Not too far long ago, the term Chaiwala (tea seller) assumed significance in an increasingly caustic political environment in India, after Prime Minister Narendra Modi revealed that he once sold tea at train stations.
NEW DELHI: Though Modi embraced his humble roots much to the dismay of those who ridiculed him, it appears that the Union Railway Ministry has done little in the way of making life easier for people who earn their livelihood as the Prime Minister once claims to have done.
An organisation called the Chaiwala Welfare Association has filed a writ petition in the Supreme Court challenging a rule restricting the operation of stalls/trolleys on railway station platforms.
By way of background, the Railways has been issuing Catering Policies with a view to streamlining how railway stations across the country function optimally. A common theme of the past few policies has been the decongestion of railway platforms, which are usually choc-a-bloc with vendors and stalls. To this end, the Catering Policy 2010 sought to restrict the renewal of licenses of these stalls and vendors.
On being refused renewal of their licenses, a few of these vendors approached the High Court of Judicature of Hyderabad, which in 2013 directed that their licenses be renewed by the railway authorities. On appeal, the Supreme Court upheld the High Court judgment in 2016, albeit with the following caveat:
“We, however, make it clear that only those licensees may be eligible for renewal of their licenses who can declare on affidavit that they do not have the license of more than one shop or kiosk in their name or benami license at the railway stations with periodical reasonable increase of license fee.”
Subsequently, the Railway Ministry issued the Catering Policy 2017, which was initially not in tune with the Supreme Court ruling. However, a circular was later issued stating stipulating that only those units would be eligible for renewal of their licences who declare on affidavit that they don’t have license for more than one refreshment room/catering stall/trolley etc.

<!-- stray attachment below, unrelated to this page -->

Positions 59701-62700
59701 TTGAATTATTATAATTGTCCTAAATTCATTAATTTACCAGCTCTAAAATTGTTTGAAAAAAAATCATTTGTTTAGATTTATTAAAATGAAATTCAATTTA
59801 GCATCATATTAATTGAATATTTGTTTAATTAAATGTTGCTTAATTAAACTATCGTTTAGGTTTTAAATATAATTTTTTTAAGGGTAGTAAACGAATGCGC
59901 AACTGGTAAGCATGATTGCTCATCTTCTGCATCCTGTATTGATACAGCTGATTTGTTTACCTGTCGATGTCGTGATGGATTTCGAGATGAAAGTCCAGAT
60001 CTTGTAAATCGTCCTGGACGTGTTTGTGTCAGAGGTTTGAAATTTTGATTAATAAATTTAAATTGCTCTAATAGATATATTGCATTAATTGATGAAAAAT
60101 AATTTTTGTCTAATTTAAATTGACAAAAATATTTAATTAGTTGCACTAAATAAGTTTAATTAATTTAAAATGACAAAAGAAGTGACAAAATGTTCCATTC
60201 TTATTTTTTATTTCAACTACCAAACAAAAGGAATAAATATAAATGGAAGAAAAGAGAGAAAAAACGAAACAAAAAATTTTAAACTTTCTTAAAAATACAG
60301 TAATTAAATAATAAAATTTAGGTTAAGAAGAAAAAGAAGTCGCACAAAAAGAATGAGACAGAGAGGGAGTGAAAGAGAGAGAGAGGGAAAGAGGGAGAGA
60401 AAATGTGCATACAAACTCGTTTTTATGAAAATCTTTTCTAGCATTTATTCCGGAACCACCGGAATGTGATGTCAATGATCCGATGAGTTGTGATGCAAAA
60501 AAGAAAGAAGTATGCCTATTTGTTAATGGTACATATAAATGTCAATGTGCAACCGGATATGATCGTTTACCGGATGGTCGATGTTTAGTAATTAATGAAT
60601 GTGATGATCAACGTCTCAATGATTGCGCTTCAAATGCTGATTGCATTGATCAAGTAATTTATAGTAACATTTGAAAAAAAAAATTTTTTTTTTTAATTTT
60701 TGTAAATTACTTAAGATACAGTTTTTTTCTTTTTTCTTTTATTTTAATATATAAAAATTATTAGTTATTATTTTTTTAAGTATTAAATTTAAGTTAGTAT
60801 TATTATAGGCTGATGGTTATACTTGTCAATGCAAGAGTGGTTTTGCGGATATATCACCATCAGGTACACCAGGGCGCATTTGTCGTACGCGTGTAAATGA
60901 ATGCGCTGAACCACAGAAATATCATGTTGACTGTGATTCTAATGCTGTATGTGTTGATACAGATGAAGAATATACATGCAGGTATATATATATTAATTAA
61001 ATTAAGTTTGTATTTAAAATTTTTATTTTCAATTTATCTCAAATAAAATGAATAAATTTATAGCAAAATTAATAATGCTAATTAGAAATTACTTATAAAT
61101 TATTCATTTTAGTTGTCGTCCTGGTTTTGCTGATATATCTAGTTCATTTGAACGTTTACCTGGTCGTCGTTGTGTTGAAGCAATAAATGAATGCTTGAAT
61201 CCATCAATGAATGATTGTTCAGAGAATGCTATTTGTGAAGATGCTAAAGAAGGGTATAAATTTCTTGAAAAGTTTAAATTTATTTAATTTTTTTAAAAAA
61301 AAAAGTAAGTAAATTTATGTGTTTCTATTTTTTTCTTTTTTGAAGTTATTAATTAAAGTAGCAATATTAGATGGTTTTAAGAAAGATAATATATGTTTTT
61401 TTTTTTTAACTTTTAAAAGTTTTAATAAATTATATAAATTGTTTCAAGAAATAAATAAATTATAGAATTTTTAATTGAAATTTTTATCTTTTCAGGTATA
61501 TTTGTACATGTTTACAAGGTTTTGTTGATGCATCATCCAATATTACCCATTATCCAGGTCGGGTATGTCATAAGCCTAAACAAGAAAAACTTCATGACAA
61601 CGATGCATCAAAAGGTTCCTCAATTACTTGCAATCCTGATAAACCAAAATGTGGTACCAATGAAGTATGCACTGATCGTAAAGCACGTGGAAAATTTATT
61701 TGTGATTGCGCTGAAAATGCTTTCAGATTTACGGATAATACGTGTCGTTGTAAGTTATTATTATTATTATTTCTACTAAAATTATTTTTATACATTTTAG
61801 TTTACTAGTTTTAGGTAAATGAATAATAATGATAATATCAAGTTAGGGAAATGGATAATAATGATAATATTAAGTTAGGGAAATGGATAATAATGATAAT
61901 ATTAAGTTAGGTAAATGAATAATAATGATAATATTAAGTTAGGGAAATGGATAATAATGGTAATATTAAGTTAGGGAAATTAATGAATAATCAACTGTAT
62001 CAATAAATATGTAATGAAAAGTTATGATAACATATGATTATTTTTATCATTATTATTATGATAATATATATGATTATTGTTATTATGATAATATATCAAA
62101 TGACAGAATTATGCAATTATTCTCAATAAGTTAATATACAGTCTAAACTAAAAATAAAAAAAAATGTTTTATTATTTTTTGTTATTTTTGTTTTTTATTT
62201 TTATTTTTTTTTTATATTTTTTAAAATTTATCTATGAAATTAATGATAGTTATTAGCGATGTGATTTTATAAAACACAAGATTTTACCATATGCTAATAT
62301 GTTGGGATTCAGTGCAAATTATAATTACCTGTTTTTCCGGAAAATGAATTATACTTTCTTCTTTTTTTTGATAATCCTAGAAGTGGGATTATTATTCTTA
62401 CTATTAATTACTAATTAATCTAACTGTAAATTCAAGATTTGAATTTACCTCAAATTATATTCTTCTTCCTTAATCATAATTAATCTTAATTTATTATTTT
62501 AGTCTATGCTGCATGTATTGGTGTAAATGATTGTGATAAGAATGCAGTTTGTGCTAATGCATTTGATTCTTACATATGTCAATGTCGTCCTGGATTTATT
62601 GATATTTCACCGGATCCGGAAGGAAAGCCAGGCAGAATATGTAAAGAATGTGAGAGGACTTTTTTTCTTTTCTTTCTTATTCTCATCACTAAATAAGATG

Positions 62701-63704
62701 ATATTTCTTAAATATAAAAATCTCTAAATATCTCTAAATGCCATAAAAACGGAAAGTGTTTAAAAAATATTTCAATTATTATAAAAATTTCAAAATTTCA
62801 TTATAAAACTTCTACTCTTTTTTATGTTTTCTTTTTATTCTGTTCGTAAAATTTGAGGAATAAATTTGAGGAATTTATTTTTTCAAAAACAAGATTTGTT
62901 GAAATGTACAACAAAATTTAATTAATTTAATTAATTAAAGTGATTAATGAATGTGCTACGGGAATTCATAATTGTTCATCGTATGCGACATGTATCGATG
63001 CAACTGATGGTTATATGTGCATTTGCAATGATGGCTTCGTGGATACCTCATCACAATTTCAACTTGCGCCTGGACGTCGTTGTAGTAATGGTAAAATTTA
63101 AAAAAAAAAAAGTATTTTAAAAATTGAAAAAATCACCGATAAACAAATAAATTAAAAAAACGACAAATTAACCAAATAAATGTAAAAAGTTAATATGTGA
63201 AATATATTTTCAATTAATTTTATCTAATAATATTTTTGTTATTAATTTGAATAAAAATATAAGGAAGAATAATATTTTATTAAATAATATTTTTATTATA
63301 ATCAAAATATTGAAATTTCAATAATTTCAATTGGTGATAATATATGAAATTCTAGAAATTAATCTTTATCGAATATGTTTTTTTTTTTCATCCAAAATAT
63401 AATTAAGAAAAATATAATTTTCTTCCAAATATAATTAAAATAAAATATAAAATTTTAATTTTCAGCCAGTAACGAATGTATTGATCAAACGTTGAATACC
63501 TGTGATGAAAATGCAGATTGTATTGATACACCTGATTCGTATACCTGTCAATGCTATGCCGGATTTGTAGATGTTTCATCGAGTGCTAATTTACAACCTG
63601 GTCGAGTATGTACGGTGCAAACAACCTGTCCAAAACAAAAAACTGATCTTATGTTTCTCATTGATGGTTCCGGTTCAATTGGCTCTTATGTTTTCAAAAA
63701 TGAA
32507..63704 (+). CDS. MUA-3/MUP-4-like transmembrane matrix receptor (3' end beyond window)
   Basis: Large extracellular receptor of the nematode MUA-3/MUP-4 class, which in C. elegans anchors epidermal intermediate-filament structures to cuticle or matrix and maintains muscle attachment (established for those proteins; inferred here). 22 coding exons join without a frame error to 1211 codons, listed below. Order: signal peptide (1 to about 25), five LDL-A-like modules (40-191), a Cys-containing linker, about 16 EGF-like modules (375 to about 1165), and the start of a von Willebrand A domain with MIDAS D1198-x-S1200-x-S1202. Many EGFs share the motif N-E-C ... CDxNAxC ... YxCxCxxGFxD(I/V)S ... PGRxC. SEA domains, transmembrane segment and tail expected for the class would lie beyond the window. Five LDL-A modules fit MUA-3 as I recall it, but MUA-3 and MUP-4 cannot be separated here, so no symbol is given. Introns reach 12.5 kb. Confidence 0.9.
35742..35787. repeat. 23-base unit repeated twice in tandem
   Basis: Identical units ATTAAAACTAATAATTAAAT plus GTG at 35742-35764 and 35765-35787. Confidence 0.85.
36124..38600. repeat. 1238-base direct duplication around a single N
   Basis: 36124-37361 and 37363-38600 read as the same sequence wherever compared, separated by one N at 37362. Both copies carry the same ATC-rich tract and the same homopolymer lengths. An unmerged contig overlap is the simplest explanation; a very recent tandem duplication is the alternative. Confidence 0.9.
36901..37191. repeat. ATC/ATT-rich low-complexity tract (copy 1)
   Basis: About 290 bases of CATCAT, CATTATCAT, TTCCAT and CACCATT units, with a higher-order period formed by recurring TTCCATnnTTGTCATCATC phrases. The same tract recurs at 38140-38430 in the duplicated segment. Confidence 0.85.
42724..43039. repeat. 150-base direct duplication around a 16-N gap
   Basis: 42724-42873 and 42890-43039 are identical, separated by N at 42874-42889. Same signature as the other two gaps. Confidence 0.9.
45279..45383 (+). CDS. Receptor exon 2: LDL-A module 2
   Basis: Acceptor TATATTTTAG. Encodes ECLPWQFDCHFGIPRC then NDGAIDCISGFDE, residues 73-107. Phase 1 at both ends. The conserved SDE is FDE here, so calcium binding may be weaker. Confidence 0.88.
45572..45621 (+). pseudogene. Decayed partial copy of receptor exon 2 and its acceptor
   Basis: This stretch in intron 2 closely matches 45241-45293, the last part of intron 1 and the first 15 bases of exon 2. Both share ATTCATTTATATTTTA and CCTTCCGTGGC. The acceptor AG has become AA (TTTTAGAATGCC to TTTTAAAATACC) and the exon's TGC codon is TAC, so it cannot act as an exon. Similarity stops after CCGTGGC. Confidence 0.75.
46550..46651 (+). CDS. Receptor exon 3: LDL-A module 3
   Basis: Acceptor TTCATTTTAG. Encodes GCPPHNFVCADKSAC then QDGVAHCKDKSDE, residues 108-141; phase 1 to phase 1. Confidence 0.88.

Later, as it was found by various vendors’ societies and co-operative firms representing individual vendors, the railway authorities were granting only one license for each society/firm, and refusing affidavits submitted by the individual vendors that form these organisations. This, the petition states, is a violation of the individual vendors’ fundamental right to livelihood.
The petition, filed through Advocate-on-Record LR Singh and drawn by Wasim Qadri, reveals,
“It is humbly submitted that in the said judgment this Hon’ble Court took a pragmatic view and directed that only one unit will be renew in respect of one individual vendor, with an object to eliminate the concentration in one hand. However said direction is not applicable to Association/Partnership Firms for obvious reason that the trolleys/ Shops are given to the Society/Partnership Firms, which consist of its member who don’t own anything individually…
…the members thereof jointly form a body corporate and they run the Co-operative Society/ Firms jointly but by individual efforts and the members are poor section of the society and need protection in consonance with the principle laid down under the Directives Principles of State Policy.”
Apart from the Chaiwala Welfare Organisation, other societies have already approached the Supreme Court over the very same issue. A Bench of Justices SA Bobde and L Nageswara Rao had issued notice in that petition, which was argued by Senior Advocate Salman Khurshid. It has been prayed that the present petition be heard along with the existing one.
It has also been prayed that the Court direct the railway administration to not eliminate individual vendors who have been selling food and beverages on railway platforms for decades.
Download the Petition here: Chai_Wala_Association_final